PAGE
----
Reminder: Always make sure your pet fits well in the portable pet crate. The pet should be able to stand up, turn around, and lie down comfortably in the cage.
Kennel Training: Dogs which have not been trained and properly oriented may initially resist confinement, particularly for long periods. Training should begin when your dog is a puppy. Once the dog accepts the portable dog kennel as its "den", you will have few problems getting the dog to enter the portable dog kennel or stay in it for several hours. There are numerous training aids available--tapes, books, articles--which provide guidance in this area, but since it is important to begin a training routine immediately, the following basic tips will give you a start. Never push or shove a pet into the kennel or use it as a means of punishment. Coax it in with toys or treats and reward it with praise. Do not leave a puppy unattended in a portable dog crate for more then two to three hours during the day. Young animals will need to relieve themselves often and do not like to soil their sleeping area or den. They will whine or bark so you can quickly take them outside. In this way the dog learns to tell you when it needs to go outside and that you approve. Place the kennel in your bedroom at night until the pet feels secure. Use old towels or blankets for bedding. Placing something in the kennel with your scent will help the pet feel more comfortable. When possible leave portable pet cage door open during the daytime in a restricted area so the dog can go in and out at will.
Cautions: PetMate portable dog kennels are engineered to hold pets safely and securely under normal use for many years of service. Used properly, PetMate portable dog kennels are an invaluable tool for travel safety and training. Please observe the following cautions and guidelines: When pet will travel by air, check with the airline at least two weeks in advance for their specific rules and requirements. Do not use PetMate portable pet crates in place of outdoor runs or long term holding cages. Young animals should be allowed out of their kennel well before the limits of their bladder and bowel control will tolerate. Many adult animals will tolerate kenneling during a normal workday, but a midday visit for airing and socializing with the animal is strongly encouraged. To avoid strangulation, never leave a pet unattended with a choker collar on, including inside a portable dog crate.
Do not allow children to play in, on, or around the kennel. Keep kennel door closed around children to eliminate the hazard of protruding hinge and latch pins.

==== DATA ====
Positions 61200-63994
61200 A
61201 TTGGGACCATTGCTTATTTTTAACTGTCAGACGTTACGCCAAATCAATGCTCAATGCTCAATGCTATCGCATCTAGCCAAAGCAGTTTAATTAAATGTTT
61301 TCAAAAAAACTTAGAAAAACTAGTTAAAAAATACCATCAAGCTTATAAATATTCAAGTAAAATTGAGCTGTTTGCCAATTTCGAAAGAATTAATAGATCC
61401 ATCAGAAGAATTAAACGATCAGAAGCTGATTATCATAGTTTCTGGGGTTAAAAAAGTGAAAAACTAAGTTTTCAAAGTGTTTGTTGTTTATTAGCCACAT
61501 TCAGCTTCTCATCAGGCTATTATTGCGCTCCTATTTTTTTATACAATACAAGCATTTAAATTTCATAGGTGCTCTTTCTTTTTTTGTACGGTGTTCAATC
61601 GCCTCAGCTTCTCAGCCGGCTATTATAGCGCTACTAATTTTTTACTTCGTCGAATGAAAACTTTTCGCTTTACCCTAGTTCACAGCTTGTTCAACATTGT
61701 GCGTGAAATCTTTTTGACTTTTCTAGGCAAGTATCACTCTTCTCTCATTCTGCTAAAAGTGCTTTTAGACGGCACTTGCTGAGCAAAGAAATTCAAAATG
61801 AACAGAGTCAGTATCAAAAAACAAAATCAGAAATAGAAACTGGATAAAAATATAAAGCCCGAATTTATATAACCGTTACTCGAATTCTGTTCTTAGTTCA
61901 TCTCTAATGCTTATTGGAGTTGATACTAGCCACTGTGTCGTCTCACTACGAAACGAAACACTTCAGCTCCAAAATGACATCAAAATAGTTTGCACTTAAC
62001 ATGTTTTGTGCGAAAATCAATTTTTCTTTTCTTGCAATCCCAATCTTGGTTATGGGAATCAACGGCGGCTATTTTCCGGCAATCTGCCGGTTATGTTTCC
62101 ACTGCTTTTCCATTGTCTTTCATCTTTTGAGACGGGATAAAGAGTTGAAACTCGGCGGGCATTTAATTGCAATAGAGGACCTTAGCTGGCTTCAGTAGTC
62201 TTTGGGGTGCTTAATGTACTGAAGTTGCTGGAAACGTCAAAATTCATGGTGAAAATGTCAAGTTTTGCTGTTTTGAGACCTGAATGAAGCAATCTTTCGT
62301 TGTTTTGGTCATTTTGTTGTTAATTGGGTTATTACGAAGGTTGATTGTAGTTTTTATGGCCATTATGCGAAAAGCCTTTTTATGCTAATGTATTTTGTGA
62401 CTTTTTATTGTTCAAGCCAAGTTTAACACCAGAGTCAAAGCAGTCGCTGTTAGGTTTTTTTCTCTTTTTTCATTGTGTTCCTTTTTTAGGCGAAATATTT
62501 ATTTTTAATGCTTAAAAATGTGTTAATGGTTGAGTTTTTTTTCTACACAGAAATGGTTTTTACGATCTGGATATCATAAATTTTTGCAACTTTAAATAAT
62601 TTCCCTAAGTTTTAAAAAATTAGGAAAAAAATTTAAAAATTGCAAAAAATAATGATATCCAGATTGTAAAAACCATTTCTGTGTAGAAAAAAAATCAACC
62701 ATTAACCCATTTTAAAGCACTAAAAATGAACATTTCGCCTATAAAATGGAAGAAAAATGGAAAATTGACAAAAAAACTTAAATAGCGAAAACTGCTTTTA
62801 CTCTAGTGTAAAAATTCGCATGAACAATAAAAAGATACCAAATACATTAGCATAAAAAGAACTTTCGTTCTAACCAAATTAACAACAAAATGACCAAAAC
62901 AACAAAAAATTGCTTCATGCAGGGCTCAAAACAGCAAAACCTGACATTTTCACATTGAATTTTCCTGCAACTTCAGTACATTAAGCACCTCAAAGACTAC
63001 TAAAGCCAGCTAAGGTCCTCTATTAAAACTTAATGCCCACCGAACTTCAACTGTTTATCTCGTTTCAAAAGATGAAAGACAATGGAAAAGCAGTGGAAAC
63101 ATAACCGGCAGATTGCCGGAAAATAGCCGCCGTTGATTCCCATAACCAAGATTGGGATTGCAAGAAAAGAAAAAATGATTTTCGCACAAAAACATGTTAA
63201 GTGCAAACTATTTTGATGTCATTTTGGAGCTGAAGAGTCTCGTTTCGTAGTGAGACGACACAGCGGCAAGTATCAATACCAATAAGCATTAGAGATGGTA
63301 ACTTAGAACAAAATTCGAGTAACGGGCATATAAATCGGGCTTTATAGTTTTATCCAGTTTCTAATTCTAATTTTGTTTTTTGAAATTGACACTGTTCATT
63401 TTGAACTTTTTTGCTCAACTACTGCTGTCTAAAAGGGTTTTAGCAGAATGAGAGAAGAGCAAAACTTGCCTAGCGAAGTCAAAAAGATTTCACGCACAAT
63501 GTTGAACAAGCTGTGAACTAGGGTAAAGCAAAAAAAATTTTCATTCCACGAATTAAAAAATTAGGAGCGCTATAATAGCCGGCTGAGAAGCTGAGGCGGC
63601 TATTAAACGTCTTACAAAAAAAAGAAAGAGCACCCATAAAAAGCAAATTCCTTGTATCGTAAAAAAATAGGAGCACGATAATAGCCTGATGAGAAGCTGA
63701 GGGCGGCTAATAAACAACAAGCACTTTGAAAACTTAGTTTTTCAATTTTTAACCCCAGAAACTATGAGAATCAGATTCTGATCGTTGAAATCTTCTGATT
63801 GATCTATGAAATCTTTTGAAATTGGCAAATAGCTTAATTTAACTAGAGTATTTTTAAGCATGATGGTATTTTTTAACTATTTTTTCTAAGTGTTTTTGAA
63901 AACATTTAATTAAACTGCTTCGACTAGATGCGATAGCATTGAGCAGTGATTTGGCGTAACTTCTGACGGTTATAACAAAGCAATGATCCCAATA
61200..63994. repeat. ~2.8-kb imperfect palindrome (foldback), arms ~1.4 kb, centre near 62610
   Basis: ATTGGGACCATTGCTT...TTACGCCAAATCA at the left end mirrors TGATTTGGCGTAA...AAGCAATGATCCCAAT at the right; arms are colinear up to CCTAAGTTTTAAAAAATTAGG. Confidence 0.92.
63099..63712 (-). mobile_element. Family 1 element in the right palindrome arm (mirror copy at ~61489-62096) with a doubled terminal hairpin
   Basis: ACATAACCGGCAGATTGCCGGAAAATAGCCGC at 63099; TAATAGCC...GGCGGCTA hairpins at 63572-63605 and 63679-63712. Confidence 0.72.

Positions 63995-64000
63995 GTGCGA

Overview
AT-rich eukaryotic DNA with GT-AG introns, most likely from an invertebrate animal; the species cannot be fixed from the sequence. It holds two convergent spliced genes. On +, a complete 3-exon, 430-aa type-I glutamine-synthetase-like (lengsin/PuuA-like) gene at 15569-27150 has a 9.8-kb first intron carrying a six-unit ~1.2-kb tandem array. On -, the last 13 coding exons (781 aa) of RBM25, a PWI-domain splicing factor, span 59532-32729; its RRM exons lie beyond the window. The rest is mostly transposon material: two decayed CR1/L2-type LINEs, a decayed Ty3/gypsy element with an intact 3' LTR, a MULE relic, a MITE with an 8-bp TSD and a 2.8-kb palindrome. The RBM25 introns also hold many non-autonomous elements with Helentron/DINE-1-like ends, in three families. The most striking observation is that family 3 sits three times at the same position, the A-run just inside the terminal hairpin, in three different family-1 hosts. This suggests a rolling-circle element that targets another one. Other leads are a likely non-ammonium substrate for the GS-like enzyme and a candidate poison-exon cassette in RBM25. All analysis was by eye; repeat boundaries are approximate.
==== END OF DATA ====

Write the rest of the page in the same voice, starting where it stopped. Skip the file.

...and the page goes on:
Periodically inspect the plastic shell for cracks, especially after exposing the kennel to severe shocks, changes in temperature, or other harsh or challenging conditions. Check and tighten latches and screws periodically, especially before moving your animal in the kennel.
Discourage aggressive behavior in the kennel. Biting, chewing, licking, ramming, or pawing at either the plastic shell or metal wire parts may result in injury to the pet or damage to the kennel. These are excluded under the product's warranty. Exercise caution when closing and opening the kennel door to avoid catching pet's paws, tail, or snout in mechanism.
Avoid heat injury or death. Never leave pets in a closed car on a hot day or in direct sun. Car windows have a greenhouse effect; temperatures can rise to well over 100 degrees (F) inside a closed car within minutes. Similarly, never leave a pet unattended in its kennel in direct sunlight. Important: Positive training will help your pet to accept this product as a desirable place to rest. Introduce pet to its kennel while supervising. Start with the door open and leave familiar items or treats in kennel. Once the pet enters on its own, close the door, observing and soothing pet as needed. Never use this product for punishment. Leave the pet's line of sight for increasing periods until the pet stays calm. Never leave your pet alone and confined for extended periods. Chewing, scratching, or biting at any part of the kennel may result in injury. These behaviors indicate that more training is needed and they should be discouraged gently.